Summary ................................................................................................................................. 65
About This Document

Overview
This document describes the operation of the Gemcom Minex Open Pit Blast menu. The Blast menu is a
simple effective tool, enabling the user to layout, edit and report on a blast pattern, while interacting with
open pit layouts and having full access to other graphics functions.

Additional training information is available within the software and from your local Gemcom Software
Support Office. When the software has been installed you can see additional training resources and help
documentation in the Help menu.

Visit http://www.gemcomsoftware.com to find your nearest support office or contact Minex support as
follows:

 Call the Gemcom Support line in Australia 1800-GEMCOM


 Send a message to minexhelp@surpac.com

Requirements
Before proceeding with this tutorial, you should ensure you have the following items:

1. Minex 5.3, and the tutorial data provided on the installation disc, installed on your computer.
This is usually installed from a CD.
2. A Minex license token and sentinel/dongle correctly installed
Place the sentinel or dongle in an appropriate USB port.

Document Conventions
Typographical Conventions
Some text in this manual has been specifically formatted to assist and help the user identify it as a
particular element of information. The following list describes the different formats and their meanings:

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About This Document Document Conventions

Text Format Meaning

<Bold Italic> Text or data that varies with each input is shown in italic font and enclosed in angle
brackets. Some examples are installation directories, dates, names and passwords.
When you substitute the text for the variable, do not include the brackets. For example:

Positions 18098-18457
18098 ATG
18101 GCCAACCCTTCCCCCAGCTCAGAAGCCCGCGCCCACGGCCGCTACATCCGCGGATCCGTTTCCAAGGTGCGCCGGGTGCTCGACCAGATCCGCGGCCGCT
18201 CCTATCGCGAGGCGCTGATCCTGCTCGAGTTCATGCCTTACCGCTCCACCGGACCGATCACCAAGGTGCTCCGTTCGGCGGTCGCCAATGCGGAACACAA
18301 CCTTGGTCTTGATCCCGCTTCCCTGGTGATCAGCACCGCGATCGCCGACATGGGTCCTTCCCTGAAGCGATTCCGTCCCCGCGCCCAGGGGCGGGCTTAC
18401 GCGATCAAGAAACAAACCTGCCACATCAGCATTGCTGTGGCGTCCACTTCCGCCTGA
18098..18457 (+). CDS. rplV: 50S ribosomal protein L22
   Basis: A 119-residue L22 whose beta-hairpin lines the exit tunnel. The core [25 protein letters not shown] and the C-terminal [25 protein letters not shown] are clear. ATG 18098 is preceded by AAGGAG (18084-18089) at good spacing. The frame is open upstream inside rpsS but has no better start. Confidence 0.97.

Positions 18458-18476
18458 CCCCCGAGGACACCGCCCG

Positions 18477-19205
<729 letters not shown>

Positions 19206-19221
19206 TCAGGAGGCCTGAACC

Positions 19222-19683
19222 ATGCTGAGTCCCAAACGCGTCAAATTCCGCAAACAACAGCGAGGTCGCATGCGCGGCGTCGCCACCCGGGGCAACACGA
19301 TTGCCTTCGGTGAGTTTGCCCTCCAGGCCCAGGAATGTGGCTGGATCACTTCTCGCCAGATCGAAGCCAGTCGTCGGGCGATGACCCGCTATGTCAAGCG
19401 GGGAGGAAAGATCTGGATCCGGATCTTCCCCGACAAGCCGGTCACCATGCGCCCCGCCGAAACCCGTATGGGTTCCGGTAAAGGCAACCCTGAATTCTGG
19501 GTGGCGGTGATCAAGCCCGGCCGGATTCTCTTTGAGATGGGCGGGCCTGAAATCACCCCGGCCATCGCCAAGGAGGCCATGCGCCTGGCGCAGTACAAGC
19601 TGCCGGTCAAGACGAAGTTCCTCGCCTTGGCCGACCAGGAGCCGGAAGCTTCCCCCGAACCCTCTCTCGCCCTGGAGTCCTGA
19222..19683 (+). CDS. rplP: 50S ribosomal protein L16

<password> requires you to substitute a password in place of <password>.
Italics A words or phrase to which the author wants to give emphasis. For example, “the new
text is in memory; the old text is deleted”.
Bold This typeface indicates one of the following:
 A file name, path or URL.
 Strongly emphasized text. For example, “It is very important to save the
data”.
 Text that a procedure has instructed you to type.
 A menu option, tab, button, check box, list, option button, text box or icon.
For example, click Apply.
UPPER CASE Keystrokes. When a keystroke is described, the key is shown in this font. For more
information on keystroke conventions, see below.

Keyboard Conventions
Key Combination Meaning

<key>+<key> Press and hold down the first key, then press the second key. For example:
CTRL+O means hold the CTRL key down, then press O.

Menu Conventions
When you click, or move the pointer over, some menu commands, a subordinate menu appears. To
indicate that you should select a command on a subordinate menu, this documentation uses a greater
than (>) sign to separate the main menu command from the subordinate menu command. For example,
File > Project > Project Manager means choose the File menu, move the mouse pointer over the
Project command, and then select Project Manager on the secondary menu.

Mouse Conventions
The mouse is the pointing device you use to select objects and choose menu items, and to click the
buttons that you see on your display monitor. If a particular mouse button is not specified, use the left
button. When a different button should be used, this is specified in the text. You can rotate or press the
wheel button on the mouse. In this manual, the following terms are used to describe actions with the
mouse.

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About This Document Document Conventions

Action Description

Click Quickly press and release the left mouse button without moving the mouse.